Women and Sports: Tracking Change Over Time Lesson Plan
(Designed for grades 4-8) In this lesson aligned to both Common Core ELA and Math standards, students learn about how Title IX (a federal civil rights law enacted in 1972 that prohibits sex discrimination in education) changed girls’ opportunities to participate in school sports by collecting and analyzing the data to look at change in women’s sports participation over time.
(Designed for grades 7-12) In this lesson, student historians will analyze photos, letters, newspaper articles, and other sources to learn more about the suffrage movement as experienced by Billings, Montana, native and National Woman’s Party activist Hazel Hunkins.
(Designed for grades 8-12) This lesson uses essays published on the Women’s History Matters website to help students explore how ordinary people’s lives intersect with larger historical events and trends and to investigate how people’s choices impact their communities. After analyzing two essays on American Indian women from the Women’s History Matters website, students are asked to conduct interviews with people in their own community to learn about how that person has chosen to shape the world around him or her.
Montana Women at Work: Clothesline Timeline Lesson Plan
(Designed for grades 4-12) This primary-source based lesson asks students to analyze historic photographs to draw conclusions about women and work from the 1870s through the 2010s. Students will discover that Montana women have always worked, but that discrimination, cultural expectations, and changing technology have influenced the types of work women undertook.
New! Montana Women’s Legal History Lesson Plan
(Designed for grades 11-12). In this 1-2 period activity, students will examine sample Montana legislation from 1871 to 1991 that particularly affected women’s lives to explore the impact laws have on the lives of ordinary people and why laws change.
(Designed for grades 4-6) This lesson asks students to research specific Montana women (by reading biographical essays) and to use the information they gather to create biographical poems. Through their research (and by hearing their classmates’ poems) they will recognize that there is no single “woman’s experience”; women’s lives are diverse and that people can make a difference in their communities.
A Beautiful Tradition: Ingenuity and Adaptation in a Century of Plateau Women’s Art
(Designed for grades 4-12) These materials are designed to provide you and your students with a way to study this colorful art form while incorporating Indian Education for All in your classroom. There are three grade-appropriate versions of this curriculum: fourth/fifth grade, middle school, and high school. These interdisciplinary units include grade appropriate lesson plans aligned with the Essential Understandings; PowerPoint presentations; worksheets; and other material.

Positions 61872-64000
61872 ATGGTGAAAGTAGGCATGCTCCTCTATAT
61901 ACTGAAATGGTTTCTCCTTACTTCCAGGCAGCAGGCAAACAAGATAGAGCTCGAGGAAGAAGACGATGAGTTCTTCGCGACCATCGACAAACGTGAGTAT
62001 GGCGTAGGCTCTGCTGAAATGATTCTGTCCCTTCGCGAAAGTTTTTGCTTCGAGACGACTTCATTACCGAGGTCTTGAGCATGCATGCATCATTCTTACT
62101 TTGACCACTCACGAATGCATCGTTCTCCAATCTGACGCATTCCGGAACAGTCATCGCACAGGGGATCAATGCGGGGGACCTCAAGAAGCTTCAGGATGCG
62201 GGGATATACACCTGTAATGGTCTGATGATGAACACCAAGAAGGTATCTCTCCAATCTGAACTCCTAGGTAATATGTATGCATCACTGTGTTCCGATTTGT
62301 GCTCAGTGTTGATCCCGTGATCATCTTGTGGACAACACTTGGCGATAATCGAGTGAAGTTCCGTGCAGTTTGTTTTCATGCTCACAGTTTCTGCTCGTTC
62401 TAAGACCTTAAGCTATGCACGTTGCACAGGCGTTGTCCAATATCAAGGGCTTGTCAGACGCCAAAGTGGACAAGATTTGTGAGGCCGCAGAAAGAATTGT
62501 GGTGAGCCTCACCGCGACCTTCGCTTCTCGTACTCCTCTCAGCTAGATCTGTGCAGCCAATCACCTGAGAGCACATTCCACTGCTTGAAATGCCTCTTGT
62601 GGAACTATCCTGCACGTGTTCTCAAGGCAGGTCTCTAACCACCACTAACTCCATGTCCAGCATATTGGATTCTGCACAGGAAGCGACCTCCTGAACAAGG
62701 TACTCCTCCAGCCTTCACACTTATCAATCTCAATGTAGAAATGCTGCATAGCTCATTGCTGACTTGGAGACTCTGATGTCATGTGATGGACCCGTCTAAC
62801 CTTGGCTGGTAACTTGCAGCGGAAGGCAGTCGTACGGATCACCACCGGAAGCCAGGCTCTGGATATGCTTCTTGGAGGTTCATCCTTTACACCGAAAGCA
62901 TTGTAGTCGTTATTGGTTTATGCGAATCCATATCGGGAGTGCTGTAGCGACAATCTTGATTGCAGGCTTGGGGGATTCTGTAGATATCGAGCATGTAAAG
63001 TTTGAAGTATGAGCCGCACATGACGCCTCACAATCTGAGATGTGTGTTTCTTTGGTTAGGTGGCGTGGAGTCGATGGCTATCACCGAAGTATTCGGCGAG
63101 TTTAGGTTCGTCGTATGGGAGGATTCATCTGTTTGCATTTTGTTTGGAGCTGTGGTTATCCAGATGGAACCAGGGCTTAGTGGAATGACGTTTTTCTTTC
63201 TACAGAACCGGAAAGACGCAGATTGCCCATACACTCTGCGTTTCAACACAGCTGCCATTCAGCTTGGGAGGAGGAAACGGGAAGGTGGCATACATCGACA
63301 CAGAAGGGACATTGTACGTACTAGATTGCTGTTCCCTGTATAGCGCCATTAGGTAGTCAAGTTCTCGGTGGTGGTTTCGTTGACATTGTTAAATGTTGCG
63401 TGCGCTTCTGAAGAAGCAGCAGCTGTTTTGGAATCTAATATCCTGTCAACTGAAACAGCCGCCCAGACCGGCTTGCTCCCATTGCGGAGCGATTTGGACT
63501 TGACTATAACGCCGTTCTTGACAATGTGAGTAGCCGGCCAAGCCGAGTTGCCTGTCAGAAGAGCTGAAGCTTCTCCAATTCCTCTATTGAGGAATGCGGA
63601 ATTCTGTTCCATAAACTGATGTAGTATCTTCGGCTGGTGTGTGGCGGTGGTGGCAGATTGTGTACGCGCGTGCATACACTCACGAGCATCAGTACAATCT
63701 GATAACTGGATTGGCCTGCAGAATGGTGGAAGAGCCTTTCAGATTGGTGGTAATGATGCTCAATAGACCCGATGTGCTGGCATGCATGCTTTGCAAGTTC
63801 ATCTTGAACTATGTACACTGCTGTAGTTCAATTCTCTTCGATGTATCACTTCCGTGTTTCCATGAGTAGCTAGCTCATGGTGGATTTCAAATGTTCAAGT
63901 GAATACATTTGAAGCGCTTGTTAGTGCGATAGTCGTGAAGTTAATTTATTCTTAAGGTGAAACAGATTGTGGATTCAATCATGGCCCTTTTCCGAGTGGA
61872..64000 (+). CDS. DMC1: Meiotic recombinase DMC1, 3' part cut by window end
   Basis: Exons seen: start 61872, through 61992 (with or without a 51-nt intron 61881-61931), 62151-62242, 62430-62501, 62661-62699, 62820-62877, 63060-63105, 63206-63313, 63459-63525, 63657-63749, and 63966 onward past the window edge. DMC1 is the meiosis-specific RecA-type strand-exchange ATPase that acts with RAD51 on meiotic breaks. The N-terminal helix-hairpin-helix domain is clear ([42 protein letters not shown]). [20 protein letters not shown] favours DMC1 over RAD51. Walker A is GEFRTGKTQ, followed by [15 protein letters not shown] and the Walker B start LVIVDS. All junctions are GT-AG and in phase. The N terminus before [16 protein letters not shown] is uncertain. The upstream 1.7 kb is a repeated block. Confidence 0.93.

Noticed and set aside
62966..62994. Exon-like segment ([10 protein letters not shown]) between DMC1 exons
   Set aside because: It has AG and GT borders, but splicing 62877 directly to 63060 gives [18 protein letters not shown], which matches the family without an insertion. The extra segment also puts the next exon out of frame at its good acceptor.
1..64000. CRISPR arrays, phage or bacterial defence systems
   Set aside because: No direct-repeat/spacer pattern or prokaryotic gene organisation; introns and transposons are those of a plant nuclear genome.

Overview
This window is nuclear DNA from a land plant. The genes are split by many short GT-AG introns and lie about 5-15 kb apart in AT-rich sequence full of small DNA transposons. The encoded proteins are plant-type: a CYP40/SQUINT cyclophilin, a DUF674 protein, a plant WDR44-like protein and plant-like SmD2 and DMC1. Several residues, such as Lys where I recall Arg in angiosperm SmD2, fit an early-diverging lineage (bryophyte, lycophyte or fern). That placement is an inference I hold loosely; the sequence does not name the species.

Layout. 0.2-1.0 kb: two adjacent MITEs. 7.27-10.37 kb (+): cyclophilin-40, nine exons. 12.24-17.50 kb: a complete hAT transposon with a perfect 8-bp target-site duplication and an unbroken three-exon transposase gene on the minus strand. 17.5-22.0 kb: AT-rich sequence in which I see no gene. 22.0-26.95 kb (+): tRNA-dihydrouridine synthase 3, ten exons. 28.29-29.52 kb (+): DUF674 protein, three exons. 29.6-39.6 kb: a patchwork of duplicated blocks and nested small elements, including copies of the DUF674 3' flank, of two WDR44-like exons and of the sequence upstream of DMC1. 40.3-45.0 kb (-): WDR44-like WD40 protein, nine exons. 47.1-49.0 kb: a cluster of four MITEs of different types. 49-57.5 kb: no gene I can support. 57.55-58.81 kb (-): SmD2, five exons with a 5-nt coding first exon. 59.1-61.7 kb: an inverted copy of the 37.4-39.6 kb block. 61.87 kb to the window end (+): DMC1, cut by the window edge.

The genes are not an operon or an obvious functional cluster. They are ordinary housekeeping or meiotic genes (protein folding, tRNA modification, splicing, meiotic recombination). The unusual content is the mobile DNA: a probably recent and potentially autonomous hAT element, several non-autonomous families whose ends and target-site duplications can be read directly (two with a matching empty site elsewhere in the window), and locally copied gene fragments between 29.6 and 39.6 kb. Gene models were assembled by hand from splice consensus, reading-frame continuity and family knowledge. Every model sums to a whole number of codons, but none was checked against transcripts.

Girl from the Gulches: The Story of Mary Ronan Study Guide
(Designed for grades 6-10). This study guide includes lesson plans, vocabulary, chapter summaries and questions, alignment to the Common Core, and other information to facilitate classroom use of Girl from the Gulches: The Story of Mary Ronan, as told to Margaret Ronan, edited by Ellen Baumler. Set in the second half of the nineteenth century, this highly readable 222-page memoir details Mary Sheehan Ronan’s journey across the Great Plains, her childhood on the Colorado and Montana mining frontiers, her ascent to young womanhood in Southern California, her return to Montana as a young bride, and her life on the Flathead Indian Reservation as the wife of an Indian agent. Book One, which provides a child’s-eye view of the mining frontier, is available to download as a pdf. Classroom sets of Girl from the Gulches can be purchased from the Montana Historical Society Museum Store by calling toll free 1-800-243-9900.
The Montana Historical Society profiled 48 influential Montanans, 24 of whom are women. From linguist Minerva Allen to movie star Myrna Loy and jazz pianist Jean Wrobel, this is a great resource for student research projects.
Bring the voices of history into your classroom with these tools. Encourage your students to conduct oral histories with their mothers, aunts, neighbors, and community leaders. Teach them the value of listening as well as critical questioning skills. Consider donating the finished product to your local history museum or to the Montana Historical Society.
Women’s History Articles from Montana: The Magazine of Western History
Montana: The Magazine of Western History boasts a long tradition of excellence. First published in 1951, the publication prides itself on rigorous peer-reviewed scholarship and on bringing the stories of Montana to its people and to an international audience. Over 130 articles about Montana women are available to download via the Women’s History Matters Project. These historically accurate yet highly readable articles will complement high school U.S. and Montana History lesson plans.
The WHM project has compiled a list of streaming videos which could be used in the classroom, including several lectures and events taped by the MHS and uploaded to Youtube. The list also contains several PBS Montana programs, including Evelyn Cameron: Pictures From a Worthy Life and Playing for the World, the story of the Fort Shaw women’s basketball team.